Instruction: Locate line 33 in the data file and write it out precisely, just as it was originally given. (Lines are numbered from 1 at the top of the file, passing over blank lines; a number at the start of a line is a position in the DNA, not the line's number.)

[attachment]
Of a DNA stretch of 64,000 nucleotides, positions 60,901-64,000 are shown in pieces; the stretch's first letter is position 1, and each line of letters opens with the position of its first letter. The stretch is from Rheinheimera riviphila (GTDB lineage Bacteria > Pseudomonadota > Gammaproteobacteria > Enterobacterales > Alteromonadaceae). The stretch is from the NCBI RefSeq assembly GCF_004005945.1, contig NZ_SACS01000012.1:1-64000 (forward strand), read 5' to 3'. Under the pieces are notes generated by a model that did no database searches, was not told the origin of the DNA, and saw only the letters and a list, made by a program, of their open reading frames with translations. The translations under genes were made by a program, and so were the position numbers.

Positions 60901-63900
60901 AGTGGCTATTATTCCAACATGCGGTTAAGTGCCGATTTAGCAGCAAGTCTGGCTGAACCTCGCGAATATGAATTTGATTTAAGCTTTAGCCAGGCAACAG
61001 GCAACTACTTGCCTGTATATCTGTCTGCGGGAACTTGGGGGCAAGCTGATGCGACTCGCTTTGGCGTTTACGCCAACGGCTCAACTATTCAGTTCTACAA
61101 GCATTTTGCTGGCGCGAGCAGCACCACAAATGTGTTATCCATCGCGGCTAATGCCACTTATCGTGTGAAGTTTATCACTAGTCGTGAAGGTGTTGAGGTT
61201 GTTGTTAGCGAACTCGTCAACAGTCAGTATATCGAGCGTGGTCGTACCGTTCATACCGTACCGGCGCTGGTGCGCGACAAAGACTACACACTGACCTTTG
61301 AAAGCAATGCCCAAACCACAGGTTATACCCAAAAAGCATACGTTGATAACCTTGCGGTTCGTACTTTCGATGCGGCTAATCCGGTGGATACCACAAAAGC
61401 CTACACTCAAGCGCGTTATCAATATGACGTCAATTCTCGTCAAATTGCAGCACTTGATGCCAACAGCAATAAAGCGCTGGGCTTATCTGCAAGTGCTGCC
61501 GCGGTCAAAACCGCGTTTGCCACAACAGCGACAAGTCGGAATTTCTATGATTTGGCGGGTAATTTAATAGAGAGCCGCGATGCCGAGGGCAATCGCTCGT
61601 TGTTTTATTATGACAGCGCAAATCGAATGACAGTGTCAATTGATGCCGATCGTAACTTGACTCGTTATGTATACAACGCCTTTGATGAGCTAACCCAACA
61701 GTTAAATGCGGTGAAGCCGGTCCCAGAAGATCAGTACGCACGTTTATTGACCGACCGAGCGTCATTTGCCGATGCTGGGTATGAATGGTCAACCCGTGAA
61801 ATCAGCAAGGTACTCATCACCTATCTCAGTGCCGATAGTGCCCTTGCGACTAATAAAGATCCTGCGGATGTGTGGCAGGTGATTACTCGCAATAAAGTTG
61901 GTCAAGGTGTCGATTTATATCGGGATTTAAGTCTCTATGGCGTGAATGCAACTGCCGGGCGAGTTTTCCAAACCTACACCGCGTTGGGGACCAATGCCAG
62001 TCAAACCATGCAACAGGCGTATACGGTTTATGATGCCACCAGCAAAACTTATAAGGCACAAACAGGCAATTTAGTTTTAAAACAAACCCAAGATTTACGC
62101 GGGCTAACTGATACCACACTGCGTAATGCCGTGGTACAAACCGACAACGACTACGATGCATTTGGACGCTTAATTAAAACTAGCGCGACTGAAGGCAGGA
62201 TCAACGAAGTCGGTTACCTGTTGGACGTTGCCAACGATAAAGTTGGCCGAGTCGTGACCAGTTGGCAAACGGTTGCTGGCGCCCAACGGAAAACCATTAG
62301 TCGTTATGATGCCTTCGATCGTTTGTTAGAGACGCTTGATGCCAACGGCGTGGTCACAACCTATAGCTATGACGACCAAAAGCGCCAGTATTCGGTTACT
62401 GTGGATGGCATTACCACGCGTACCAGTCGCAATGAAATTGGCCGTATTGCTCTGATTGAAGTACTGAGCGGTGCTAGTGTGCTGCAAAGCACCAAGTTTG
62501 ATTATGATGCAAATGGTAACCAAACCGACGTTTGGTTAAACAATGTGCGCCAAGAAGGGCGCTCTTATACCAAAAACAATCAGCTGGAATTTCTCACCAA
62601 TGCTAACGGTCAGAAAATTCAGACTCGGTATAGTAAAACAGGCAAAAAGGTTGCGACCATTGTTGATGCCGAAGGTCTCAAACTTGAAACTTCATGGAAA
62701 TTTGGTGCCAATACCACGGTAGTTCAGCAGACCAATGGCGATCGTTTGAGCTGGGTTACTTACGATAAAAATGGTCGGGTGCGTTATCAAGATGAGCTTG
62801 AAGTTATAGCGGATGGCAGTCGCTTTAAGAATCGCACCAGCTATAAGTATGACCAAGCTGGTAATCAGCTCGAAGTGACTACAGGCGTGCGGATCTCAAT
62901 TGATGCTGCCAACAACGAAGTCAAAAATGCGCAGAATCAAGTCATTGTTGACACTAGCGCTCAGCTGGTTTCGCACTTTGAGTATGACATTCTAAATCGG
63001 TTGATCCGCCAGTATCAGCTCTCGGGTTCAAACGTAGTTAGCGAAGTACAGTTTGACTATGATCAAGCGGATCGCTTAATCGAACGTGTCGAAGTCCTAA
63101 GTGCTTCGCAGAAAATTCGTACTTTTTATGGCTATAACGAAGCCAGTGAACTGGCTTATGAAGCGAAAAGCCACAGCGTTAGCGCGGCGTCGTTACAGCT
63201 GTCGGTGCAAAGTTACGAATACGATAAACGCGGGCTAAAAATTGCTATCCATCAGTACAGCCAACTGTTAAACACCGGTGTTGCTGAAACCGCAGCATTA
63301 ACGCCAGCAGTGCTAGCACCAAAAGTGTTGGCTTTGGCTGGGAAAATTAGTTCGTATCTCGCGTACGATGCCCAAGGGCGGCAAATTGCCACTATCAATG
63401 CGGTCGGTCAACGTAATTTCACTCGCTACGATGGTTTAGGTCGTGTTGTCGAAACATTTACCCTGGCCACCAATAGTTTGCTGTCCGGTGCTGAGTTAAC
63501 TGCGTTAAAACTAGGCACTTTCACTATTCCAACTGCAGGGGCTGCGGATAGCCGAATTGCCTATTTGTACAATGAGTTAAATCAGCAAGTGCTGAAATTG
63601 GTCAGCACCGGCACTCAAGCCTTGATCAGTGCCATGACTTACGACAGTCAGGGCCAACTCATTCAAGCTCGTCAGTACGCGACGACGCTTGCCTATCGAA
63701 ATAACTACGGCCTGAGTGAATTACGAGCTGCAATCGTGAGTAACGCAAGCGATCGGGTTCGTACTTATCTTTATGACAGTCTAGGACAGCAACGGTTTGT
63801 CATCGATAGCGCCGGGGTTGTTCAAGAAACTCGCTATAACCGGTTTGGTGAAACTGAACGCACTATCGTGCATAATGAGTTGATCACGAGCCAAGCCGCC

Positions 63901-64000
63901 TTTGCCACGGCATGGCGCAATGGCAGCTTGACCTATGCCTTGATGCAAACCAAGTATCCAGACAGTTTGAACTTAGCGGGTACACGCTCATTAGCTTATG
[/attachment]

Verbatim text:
Positions 63901-64000